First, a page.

By Sundar Rajan*
India is home to more than 700 fresh water fish that include loaches, cat fish, barbs, Channas (Snake heads), gobies etc. Most of the species are endemic to two places – the Western Ghats and the North East . Every year, new species are being discovered and named. Among all fresh water fish Indian barbs, Channa and Cichlid are famous globally and hobbyists around the world prefer to keep them in their aquarium. There are more than 1600 species of Cichlid which are found in the world, but there are only three species which are native to India. Interestingly, they all have a strong resemblance to Madagascan Paretropline Cichlids. • Etroplus suratensis • Pseudetroplus maculatus • Etroplus canarensis • Tank Size for holding the above species is an aquarium with base dimensions of 48×25 inches and for Etroplus suratensis 60×24 inches.
By nature the fish are thought to breed during the months of December and January, when temperatures are colder and high monsoon waters have receded; simulation of the change between season; can induce captive species to spawn.
Etroplus suratensis (Green Chromide) are found both in brackish and freshwater bodies. They grow to about 12 inches in size. They are aqua cultured as popular food fish in the state of Kerala. Other than their size, they are good candidates for the home aquarium. During spawning time they lay eggs that are attached to a submerged log, rock or sometimes roots and weeds, in still or slow flowing water. Parents guard and fan the eggs until hatching, which usually takes about 4 days. The fry shoal around their parents during the first few weeks of growth. Parents refrain from feeding from the time of spawning until the fry become independent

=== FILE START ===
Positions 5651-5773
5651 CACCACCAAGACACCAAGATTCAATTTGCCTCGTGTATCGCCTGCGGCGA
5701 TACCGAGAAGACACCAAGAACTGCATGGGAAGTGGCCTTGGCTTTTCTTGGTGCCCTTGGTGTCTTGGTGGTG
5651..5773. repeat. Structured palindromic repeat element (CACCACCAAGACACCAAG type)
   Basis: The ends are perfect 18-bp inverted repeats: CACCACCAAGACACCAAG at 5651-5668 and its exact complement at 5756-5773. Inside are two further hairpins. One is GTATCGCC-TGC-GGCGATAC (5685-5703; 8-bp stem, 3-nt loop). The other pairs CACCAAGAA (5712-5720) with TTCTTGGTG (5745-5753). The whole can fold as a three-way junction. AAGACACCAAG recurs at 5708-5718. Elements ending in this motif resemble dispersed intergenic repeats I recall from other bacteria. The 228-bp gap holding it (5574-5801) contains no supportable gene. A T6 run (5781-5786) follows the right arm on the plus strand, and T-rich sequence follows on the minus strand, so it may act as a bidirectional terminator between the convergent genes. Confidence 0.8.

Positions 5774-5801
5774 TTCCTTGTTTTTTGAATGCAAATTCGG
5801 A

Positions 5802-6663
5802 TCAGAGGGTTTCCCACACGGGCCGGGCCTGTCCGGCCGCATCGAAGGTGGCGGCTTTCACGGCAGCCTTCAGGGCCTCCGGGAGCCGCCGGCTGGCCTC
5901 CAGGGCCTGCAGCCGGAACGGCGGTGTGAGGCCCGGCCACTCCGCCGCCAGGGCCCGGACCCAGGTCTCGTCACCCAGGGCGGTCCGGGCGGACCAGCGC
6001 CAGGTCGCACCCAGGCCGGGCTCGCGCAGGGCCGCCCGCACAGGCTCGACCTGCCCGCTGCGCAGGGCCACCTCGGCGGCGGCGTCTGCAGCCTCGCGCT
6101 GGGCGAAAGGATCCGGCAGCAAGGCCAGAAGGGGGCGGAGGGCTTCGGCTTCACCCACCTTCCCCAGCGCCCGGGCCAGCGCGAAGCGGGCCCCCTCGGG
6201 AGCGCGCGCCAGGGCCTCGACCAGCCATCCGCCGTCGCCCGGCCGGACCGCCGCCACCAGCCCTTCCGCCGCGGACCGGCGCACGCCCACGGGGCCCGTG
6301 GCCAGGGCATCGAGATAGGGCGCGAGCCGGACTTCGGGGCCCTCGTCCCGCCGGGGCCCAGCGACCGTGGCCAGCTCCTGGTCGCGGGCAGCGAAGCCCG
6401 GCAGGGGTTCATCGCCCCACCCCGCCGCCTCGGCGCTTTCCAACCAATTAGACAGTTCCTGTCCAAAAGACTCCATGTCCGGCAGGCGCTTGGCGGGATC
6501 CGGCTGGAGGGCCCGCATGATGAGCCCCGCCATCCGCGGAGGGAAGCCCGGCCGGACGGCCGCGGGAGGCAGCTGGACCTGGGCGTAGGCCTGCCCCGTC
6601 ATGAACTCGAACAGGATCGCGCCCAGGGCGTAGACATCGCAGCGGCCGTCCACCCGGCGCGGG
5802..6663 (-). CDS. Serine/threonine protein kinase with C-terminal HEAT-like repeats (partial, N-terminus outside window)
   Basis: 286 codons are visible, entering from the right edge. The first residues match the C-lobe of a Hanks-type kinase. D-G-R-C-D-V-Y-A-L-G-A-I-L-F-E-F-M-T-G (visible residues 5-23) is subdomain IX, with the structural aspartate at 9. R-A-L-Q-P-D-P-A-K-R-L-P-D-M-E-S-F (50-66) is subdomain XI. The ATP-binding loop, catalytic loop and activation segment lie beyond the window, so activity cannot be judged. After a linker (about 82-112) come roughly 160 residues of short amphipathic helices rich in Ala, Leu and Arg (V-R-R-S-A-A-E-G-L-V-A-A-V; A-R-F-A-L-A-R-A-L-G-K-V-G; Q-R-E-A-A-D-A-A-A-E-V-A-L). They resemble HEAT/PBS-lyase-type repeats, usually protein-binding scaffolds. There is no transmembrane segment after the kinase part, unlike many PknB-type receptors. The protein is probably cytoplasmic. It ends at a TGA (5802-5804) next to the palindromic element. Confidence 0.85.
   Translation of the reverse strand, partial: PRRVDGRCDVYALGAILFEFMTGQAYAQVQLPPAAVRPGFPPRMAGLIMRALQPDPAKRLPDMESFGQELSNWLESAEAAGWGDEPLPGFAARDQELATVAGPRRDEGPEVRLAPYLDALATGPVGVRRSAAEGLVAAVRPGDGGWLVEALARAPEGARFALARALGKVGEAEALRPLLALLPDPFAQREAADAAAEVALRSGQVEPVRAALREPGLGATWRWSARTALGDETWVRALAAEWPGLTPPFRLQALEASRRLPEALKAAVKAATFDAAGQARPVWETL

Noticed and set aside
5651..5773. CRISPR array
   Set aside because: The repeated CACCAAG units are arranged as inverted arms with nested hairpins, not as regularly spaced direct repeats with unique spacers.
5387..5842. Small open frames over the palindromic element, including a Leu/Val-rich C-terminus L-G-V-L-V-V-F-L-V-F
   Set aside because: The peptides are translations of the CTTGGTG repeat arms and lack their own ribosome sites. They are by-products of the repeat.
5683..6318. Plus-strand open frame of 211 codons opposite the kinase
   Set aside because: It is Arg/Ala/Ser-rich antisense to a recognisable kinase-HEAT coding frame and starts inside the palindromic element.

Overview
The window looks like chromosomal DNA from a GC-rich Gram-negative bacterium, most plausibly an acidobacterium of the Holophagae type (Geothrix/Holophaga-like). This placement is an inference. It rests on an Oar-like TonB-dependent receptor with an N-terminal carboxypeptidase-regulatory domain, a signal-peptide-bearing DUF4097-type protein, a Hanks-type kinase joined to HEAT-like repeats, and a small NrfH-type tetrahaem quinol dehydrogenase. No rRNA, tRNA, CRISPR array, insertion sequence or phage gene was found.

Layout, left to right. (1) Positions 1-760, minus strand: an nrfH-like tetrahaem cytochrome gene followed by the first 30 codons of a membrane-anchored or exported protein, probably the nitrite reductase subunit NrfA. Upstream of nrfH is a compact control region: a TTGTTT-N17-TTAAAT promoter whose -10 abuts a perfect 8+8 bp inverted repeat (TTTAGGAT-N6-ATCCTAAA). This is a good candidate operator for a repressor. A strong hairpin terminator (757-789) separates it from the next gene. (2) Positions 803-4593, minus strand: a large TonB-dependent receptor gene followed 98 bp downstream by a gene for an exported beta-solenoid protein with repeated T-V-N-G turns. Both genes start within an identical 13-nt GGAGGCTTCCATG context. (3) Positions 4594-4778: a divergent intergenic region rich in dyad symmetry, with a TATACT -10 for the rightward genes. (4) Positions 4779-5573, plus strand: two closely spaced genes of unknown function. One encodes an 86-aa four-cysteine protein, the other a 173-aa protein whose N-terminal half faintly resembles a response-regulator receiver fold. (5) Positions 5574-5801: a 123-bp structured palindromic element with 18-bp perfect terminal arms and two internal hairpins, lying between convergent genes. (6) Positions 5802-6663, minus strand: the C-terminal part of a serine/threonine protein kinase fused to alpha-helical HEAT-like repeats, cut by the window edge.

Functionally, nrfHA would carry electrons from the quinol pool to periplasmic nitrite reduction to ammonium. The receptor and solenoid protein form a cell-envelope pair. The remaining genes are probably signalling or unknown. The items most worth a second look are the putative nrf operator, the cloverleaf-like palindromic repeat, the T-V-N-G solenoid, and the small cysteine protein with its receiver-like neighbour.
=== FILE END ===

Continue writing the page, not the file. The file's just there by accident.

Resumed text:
Etroplus maculatus (Orange Chromide) are found both in brackish and freshwater bodies. In many locations they are found along with suratensis. They grow to around 4 inches in size. The males of this species exhibit a strong orange coloration when they are breeding. There is a selectively bred aquarium strain called the Tangerine chromide, spawns in shallow water, on a soft depression excavated by both parents. About 200 eggs are laid that hatch after 5 days, during which time the parents tend, and if necessary fan them. One parent always remains with the eggs while the other forages. Fry are guarded by parents until they almost reach sexual maturity.
Pseudetroplus maculatus (Orange Chromide) pair with fry in the Western Ghats stream. Etroplus canarensis (Striped Chromide) are restricted to the Netravathi and Kumaradhara River. These are only found in Freshwater. They grow to around 4 inches in size. The substrate is mainly composed of small rocks and leaf litter with some tree roots projecting into the water along one margin while other fishes included Puntius Mahecola, Pristolepis Marginata, Garra Mullya, Devario Malabaricus, Carinotetraodon Travancoricus, Rasbora Daniconius, and Barilius Gatensis.
* Sundar Rajan is the proprietor of Filial Aquatics based at Madurai in Tamil Nadu. He has pursued the hobby of ornamental fishery for more than 18 years and has been a professional aqua scaper and blog writer for the past 8 years.
Reference:- Beta Mahatvaraj Proprietor Filial Aquatics, Tamil Nadu, India